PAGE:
A provision is an amount that you put in aside in your accounts to cover a future liability.
The purpose of a provision is to make a current year’s balance more accurate, as there may be costs which could, to some extent, be accounted for in either the current or previous financial year. These costs that distinctly belong to a specific year could be misleading if accounted for in the future.
A provision is not a form of saving, even though it is an amount that is put aside for a future plausible cost or obligation. Provisions resulting impact is a reduction in the company's equity.
When accounting, provisions are recognized on the balance sheet and then expensed on the income statement.
On the other hand, a specific reserve is created for some definite purpose out of the profits of the company. The purpose may be anything connected with the business which the Article of Association or, the directors want to be provided for, such as dividend equalization, replacement of fixed assets, expansion of the organization, Income-tax liability for future foreign exchange fluctuation etc.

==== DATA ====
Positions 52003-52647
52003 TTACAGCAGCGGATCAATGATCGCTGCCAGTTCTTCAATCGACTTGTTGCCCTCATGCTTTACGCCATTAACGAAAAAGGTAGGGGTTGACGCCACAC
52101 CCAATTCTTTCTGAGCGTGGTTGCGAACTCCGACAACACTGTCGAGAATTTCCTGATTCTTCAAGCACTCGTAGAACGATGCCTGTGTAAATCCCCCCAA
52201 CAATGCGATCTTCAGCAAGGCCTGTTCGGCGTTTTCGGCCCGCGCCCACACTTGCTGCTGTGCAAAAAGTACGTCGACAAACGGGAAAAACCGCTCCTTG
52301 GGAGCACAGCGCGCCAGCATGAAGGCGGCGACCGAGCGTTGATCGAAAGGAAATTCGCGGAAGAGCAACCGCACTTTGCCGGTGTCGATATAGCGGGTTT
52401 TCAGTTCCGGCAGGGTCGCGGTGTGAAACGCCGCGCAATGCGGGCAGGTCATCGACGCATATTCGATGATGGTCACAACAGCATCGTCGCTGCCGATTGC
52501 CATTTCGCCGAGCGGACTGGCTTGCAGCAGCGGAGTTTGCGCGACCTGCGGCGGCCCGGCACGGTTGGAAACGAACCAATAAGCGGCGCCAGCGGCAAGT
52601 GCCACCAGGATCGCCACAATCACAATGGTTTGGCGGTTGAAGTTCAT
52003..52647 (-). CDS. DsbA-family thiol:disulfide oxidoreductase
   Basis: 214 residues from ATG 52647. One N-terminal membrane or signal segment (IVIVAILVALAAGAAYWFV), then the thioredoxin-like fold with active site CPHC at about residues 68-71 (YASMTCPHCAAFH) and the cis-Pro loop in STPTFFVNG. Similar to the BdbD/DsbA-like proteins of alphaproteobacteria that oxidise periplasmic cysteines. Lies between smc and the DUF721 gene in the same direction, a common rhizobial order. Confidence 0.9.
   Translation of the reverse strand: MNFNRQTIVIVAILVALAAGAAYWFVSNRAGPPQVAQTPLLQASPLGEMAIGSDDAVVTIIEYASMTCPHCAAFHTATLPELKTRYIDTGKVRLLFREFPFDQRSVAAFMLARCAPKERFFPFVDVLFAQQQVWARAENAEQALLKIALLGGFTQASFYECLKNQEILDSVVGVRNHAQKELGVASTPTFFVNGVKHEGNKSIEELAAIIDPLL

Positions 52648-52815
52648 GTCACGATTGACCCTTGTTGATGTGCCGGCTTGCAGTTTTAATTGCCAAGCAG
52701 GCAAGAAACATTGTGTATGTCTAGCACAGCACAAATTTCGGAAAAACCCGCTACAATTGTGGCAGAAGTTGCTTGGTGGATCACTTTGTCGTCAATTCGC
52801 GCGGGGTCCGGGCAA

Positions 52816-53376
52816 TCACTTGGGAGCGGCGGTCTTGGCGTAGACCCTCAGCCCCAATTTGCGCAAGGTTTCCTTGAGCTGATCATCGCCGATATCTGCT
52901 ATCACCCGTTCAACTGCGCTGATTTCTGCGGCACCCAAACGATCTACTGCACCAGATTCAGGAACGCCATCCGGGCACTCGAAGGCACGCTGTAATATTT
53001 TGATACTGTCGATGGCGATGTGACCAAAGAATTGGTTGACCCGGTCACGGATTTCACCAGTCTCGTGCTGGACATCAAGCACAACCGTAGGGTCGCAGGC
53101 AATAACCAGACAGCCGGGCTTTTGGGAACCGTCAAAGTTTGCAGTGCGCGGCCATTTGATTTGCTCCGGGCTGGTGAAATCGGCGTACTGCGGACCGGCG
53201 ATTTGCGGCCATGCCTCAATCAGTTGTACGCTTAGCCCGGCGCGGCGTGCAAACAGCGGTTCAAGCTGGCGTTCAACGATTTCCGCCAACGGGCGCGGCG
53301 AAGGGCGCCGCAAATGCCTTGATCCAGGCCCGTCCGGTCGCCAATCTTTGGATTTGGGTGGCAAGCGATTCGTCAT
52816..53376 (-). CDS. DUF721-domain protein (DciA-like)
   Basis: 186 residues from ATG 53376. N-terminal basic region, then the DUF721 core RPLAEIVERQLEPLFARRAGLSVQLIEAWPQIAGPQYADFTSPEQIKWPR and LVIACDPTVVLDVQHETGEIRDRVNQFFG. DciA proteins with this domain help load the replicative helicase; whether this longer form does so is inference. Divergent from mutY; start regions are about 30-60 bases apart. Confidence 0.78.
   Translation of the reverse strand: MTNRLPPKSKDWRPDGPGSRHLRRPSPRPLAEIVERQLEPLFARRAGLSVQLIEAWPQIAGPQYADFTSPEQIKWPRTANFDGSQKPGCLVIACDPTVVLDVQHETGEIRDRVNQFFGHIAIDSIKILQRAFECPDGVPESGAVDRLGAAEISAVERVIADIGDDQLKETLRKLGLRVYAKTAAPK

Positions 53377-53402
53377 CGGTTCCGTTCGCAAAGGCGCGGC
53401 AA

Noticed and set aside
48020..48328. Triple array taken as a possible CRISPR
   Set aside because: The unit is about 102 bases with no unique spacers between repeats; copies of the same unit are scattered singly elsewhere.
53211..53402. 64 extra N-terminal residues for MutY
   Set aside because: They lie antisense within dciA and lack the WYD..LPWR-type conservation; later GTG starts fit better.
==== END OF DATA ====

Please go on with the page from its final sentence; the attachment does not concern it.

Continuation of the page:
Though the concerned amounts are carried under the earmarked heads, these are available for distribution as dividend on the recommendation of directors but subject to the approval of shareholders, since these are created by appropriation of profits.
To create any specific reserve, existence of profit is essential. Some of the specific reserves may be required under the contractual obligations or legal compulsion, for example:
- funds for redemption of debentures and
- development rebate reserve.
Thus provisions are amounts set apart to meet specific liabilities. These must be provided for regardless of the fact whether or not any profit has been earned by the concern. While to create any specific reserve, existence of profit is essential.